How poverty changes the brain - and what this means for an ageing populationFebruary 5, 20181 min read
A 2014 report by Economic Mobility Pathways in Boston found that a person's brain may play a significant role in whether or not that person can rise out of poverty - is it really as simple as it sounds though?
When an individual lives in poverty, research suggests the brain's limbic system is constantly sending fear and stress messages, overloading a person's ability to solve problems, set goals, and complete tasks.
This leaves the brain overwhelmed and incapable of prioritizing or taking on other things.
It's a constant state of stress and it can last for generations.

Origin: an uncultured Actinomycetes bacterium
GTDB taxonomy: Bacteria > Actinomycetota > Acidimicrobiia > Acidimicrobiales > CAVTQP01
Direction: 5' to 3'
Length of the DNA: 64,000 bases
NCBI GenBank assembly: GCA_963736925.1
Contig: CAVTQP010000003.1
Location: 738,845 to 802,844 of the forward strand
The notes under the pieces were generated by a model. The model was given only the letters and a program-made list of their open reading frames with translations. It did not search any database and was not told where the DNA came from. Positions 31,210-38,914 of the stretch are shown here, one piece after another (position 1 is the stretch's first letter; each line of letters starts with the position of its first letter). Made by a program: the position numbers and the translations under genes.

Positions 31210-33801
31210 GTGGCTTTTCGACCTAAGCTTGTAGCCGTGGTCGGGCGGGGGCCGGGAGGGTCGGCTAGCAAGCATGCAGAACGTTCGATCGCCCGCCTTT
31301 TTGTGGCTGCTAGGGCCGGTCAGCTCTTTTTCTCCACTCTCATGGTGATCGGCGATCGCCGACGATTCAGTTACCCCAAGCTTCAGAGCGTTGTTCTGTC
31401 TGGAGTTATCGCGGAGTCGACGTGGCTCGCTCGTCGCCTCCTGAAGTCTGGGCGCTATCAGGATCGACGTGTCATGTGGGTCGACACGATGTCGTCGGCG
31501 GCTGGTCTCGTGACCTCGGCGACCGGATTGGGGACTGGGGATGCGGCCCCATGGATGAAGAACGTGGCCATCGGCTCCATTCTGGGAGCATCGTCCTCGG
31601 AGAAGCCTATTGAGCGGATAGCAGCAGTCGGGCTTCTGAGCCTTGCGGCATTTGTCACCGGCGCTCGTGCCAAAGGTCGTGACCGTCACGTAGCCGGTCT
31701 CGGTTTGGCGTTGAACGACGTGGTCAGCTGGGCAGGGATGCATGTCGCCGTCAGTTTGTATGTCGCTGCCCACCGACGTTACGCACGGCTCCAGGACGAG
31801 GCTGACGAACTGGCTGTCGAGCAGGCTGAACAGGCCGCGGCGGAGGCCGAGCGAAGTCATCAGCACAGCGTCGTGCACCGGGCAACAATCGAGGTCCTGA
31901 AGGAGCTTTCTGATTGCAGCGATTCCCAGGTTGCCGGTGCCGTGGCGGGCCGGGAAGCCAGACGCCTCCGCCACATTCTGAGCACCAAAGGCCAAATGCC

But there is hope that the cycle can be broken. If so, it may impact every demographic and segment of the population.
So, what will this mean for the next generation of older adults? Will these results trickle up? Will it mean older adults living in poverty may be better supported?
It's not an easy topic to break down. That's where the experts from the IFA come in. Click on one of the icons to arrange an interview today.
Dr. Debra Whitman Chief Public Policy Officer
Debra Whitman, PhD, is an economist and expert on aging issues with extensive experience in national policymaking and global research.
Dr. Ruth Finkelstein Associate Director
Dr. Ruth Finkelstein translates interdisciplinary scientific knowledge on aging and its societal implications into policy-focused practice.